Conrad Meyer (19:12):
Agreed. And, and, and, and I’ve seen that. And let me, and let me just kind of ad lib to the example you gave as another quote, unintended consequence of going to these clinics without knowing that what you say could be used really against you. So, so one example to take your example, if a physician has a boundary issue, for example, with a patient, okay? And they go to the clinic and they are evaluated. And during that conversation and whether that that boundary issue, whether the clinic evaluation was, was required through some consent order or through a just simple referral from the board that you must go to this, this clinic to be evaluated. But during the evaluation and the discussion with a therapist, it comes out that when they were in college, or even in med school, a residency, they smoked weed. They smoked marijuana once. Well, suddenly you saying that, or you’ve had a few drinks when you were in residency, you, you went to the bar after your hour and had drinks with your friends. Well, suddenly that gets reported back. And now you’re being referred to the foundation for these monitoring agreements. That Right. You, you never intended to go in there to begin with. And sometimes, and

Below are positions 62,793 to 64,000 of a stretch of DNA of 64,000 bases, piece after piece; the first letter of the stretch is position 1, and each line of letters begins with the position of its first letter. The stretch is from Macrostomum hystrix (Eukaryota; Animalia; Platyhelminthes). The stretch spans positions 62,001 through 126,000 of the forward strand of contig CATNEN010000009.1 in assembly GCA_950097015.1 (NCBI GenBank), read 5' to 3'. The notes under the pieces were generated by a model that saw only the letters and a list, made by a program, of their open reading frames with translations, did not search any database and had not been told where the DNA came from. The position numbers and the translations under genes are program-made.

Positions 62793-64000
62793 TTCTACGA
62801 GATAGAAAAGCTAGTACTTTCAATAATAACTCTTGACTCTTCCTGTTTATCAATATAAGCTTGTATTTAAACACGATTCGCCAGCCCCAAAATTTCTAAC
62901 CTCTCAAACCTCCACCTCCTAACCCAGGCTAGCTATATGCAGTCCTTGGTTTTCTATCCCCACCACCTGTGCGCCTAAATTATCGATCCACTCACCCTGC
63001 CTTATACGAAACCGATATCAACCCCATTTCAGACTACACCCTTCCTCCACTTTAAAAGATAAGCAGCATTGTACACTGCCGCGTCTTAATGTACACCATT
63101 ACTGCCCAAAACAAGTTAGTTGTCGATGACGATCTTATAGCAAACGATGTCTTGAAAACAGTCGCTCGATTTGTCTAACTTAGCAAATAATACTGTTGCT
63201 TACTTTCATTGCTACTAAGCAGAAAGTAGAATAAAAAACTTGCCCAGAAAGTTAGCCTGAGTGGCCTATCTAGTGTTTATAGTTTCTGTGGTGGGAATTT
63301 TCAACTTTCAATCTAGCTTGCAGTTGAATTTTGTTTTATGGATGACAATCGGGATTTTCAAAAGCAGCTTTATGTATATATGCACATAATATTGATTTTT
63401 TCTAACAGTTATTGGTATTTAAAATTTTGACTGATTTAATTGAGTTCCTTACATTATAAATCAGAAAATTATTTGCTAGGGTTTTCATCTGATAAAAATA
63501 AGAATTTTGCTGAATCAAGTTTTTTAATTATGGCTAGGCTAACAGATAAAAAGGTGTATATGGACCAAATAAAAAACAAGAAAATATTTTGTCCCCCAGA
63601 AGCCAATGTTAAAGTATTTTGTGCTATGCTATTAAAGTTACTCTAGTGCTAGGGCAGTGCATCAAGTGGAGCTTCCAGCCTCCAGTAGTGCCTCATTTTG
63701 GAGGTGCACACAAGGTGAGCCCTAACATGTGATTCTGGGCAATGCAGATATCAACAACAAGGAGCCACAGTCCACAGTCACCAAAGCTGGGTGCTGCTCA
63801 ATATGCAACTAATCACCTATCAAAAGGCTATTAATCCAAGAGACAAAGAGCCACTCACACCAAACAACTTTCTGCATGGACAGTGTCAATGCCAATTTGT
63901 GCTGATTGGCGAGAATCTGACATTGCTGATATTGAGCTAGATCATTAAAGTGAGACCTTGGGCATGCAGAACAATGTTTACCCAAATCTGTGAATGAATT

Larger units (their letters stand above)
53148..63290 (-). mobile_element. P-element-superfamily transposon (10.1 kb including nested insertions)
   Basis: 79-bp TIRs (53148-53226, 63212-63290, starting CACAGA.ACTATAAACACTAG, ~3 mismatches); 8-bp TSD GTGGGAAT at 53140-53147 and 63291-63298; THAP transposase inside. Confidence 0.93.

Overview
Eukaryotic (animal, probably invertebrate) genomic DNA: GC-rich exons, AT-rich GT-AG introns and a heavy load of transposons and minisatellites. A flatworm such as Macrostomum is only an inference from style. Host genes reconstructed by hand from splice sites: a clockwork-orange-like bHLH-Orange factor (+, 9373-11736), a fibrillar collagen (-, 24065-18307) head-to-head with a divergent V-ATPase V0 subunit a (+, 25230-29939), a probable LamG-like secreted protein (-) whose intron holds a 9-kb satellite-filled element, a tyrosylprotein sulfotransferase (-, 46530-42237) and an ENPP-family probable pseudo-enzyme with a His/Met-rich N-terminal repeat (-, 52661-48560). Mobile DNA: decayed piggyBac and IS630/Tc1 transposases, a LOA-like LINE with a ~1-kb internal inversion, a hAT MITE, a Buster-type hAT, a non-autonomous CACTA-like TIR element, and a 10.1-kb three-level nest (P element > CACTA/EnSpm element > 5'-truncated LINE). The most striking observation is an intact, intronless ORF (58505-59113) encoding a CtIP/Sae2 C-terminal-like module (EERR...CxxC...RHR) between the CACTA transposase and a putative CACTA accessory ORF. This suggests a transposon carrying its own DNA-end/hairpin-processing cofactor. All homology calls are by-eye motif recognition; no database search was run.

Norman Pizza (20:34):
You don’t even, and you don’t even have a

Conrad Meyer (20:36):
Problem. No, you don’t have a problem. You don’t have a problem. But now you’re under a two or a three or a four, sometimes a five year monitoring agreement. When I say monitoring agreement, I mean about the drug and alcohol. Well, they, they, they randomly test you and you have polygraph tests simply for saying that at the at the clinic. I mean, I know you’ve seen that. I’ve seen that. R yeah. I think all of us have seen that. You know, I have

Norman Pizza (20:58):

Rory Bellina (20:58):
Yeah, Dr. Piza, I have a, I apologize Mr. Piza. I’ll get it. I’ll get it right on the third time.